The ideal treatment for head and neck SS is surgery with complete excision of the tumor.[8],[11],[12] If it is not possible to excise the tumor, then the role of post operative radiotherapy is recommended. Accurate diagnosis of SS helps rule out a sarcomatoid carcinoma and thus avoids unnecessary nodal dissection. It is important to differentiate SS from PNET as in the latter, chemotherapy is required. SS should also be distinguished from MPNST as a different chemotherapy protocol may be used.


   Conclusion Top


In summary, SS cases are known to occur in the head and neck region. A low index of suspicion for monophasic or poorly differentiated synovial sarcomas may lead to an erroneous diagnosis of carcinoma or sarcoma of different histogenetic type or PNET. Since treatment decisions are based on histopathology, the judicious use of IHC, EM and molecular studies would help resolve the diagnostic dilemma.

 
   References Top

1.Fisher C, Bruijn DR, Geurts van Kessel A. In: Tumors of soft tissue and bone. Pathology and genetics. World Health Organization classification of tumors. Lyon: IARC Press; 2002. p. 200-4.   Back to cited text no. 1      
2.Spillane AJ, A'Hern R, Judson IR, Fisher C, Thomas JM. Synovial sarcoma: A clinicopathologic, staging, and prognostic assessment. J Clin Oncol 2000;18:3794-803.  Back to cited text no. 2      
3.Singer S, Baldini EH, Demetri GD, Fletcher JA, Corson JM. Synovial sarcoma: Prognostic significance of tumor, size, margin of resection, and mitotic activity for survival. J Clin Oncol 1996;14:1201-8.  Back to cited text no. 3      
4.Bertolini F, Bianchi B, Pizzigallo A, Tullio A, Sesenna E. Synovial cell sarcoma of the neck: Case report and review of the literature. Acta Otol rhinol laryngol Ital 2003;23:391-5.  Back to cited text no. 4      
5.Pai S, Chinoy RF, Pradhan SA, D'Cruz AK, Kane SV, Yadav JN. Head and neck synovial sarcomas. J Surg Oncol 1993;54:82-6.  Back to cited text no. 5      
6.Fortuno-Mar A, Mayayo E, Guiral H, Fiqueras MJ, Castillo A. Synovial cell sarcoma of the tongue: Case report and review of the literature. Acta Otorrinolaringol Ibero Am 2000;27:323-31.  Back to cited text no. 6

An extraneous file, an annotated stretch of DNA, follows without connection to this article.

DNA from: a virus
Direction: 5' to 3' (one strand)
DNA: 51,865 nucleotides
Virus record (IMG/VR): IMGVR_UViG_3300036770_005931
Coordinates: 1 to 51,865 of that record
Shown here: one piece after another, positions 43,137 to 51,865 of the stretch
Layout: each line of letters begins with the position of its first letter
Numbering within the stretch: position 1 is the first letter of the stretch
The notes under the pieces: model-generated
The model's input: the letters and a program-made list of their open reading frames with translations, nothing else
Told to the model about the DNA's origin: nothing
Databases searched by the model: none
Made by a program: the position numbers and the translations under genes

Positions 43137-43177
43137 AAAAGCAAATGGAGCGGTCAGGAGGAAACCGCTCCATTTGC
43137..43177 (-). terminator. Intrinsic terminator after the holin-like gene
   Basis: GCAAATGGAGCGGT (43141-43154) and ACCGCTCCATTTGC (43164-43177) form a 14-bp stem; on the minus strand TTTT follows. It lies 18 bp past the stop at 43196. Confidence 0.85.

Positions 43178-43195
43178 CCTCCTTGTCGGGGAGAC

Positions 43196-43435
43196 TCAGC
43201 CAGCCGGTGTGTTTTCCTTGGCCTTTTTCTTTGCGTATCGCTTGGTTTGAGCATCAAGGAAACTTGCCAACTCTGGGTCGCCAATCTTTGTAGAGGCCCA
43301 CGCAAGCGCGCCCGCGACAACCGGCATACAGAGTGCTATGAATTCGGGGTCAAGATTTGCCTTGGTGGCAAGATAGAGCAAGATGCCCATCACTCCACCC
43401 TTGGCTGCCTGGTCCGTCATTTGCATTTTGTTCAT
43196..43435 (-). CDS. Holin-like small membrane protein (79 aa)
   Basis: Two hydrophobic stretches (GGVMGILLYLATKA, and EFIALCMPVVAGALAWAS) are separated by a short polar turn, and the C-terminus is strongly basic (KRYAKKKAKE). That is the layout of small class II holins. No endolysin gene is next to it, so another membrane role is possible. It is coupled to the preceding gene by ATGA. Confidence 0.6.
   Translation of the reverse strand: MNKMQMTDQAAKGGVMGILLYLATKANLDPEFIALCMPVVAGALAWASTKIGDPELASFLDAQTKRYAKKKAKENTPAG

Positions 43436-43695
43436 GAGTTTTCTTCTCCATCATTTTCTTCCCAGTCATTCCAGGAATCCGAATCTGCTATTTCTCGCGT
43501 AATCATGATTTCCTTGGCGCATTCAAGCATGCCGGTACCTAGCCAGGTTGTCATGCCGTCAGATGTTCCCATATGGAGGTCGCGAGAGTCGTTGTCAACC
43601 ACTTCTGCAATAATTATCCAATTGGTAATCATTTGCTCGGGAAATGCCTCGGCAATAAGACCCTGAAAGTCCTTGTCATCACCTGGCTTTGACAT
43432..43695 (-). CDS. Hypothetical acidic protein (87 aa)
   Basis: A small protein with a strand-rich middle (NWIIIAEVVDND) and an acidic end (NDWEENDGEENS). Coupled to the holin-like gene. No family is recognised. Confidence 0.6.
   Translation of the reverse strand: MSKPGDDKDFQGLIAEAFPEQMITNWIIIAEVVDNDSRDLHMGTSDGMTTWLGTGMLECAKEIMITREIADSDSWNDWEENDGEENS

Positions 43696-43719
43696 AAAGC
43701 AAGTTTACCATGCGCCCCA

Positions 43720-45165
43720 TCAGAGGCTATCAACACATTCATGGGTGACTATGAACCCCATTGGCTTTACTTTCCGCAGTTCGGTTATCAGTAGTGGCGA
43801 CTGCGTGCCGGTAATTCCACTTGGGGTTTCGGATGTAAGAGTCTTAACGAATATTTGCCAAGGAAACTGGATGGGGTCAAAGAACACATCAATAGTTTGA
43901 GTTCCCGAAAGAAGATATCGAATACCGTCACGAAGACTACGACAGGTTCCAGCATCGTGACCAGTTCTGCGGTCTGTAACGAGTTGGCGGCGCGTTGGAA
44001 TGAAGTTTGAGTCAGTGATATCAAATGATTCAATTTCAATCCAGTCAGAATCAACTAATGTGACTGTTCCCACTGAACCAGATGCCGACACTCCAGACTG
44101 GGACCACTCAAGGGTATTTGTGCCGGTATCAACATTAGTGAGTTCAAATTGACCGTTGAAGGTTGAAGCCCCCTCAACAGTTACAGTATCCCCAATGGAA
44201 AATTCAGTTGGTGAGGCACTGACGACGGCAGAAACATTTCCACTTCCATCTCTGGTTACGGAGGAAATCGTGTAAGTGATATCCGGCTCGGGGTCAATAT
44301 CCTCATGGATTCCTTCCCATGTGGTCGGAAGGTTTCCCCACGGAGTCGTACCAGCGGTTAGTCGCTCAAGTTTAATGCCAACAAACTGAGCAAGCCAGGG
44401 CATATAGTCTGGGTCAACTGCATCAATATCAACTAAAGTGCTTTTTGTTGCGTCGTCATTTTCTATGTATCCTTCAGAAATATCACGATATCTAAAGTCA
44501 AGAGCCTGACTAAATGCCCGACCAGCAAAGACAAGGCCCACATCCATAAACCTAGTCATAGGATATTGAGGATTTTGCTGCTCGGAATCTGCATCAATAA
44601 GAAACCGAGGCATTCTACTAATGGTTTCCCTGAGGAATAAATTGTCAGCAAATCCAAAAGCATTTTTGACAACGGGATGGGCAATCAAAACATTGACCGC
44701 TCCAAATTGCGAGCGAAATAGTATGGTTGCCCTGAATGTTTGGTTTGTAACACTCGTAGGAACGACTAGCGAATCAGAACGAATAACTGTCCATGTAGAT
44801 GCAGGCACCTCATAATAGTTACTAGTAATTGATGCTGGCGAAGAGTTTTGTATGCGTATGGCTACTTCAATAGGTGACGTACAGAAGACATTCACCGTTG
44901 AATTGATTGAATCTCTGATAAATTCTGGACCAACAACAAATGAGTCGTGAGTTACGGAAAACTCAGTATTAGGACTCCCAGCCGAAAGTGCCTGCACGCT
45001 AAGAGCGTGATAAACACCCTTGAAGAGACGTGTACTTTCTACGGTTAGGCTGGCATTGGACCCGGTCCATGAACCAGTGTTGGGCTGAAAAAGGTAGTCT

7.Gu M, Antonescu CR, Guiter G, Huvos AG, Ladanyi M, Zakowski MF. Cytokeratin immunoreactivity in Ewing's sarcoma: Prevalence in 50 cases confirmed by molecular diagnostic studies. Am J Surg Pathol 2000;24:410-6.  Back to cited text no. 7      
8.Roth JA, Enzinger FM, Tannenbaum M. Synovial sarcoma of the neck: A follow-up study of 24 cases Cancer 1975;35:1243-53.  Back to cited text no. 8      
9.Tsuji S, Hisaoka M, Morimitsu Y, Hashimoto H, Shimajiri S, Komiya S, et al. Detection of SYT-SSX fusion transcripts in synovial sarcoma by reverse transcription-polymerase chain reaction using archival paraffin-embedded tissues. Am J Pathol 1998;153:1807-12.  Back to cited text no. 9      
10.Antonescu CR, Kawai A, Leung DH, Lonardo F, Woodruff JM, Healey JH, et al. Strong association of SYT-SSX fusion type and morphologic epithelial differentiation in synovial sarcoma. Diagn Mol Pathol 2000;9:1-8.  Back to cited text no. 10      
11.Bukachevsky RP, Pincus RL, Shechtman FG, Sarti E, Chodosh P. Synovial sarcoma of the head and neck. Head Neck 1992;14:44-8.  Back to cited text no. 11      
12.Shmookler BM, Enzinger FM, Brannon RB. Orofacial synovial sarcoma. Cancer 1992;50:269-76.  Back to cited text no. 12      

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Correspondence Address:
R F Chinoy
Annexe Building, 8th Floor, Dr. Ernest Borges Road, Parel, Mumbai-400 012
India
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DOI: 10.4103/0377-4929.56167

PMID: 19805977

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    Figures

  [Figure 1], [Figure 2], [Figure 3]

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    Abstract
    Introduction
    Case Report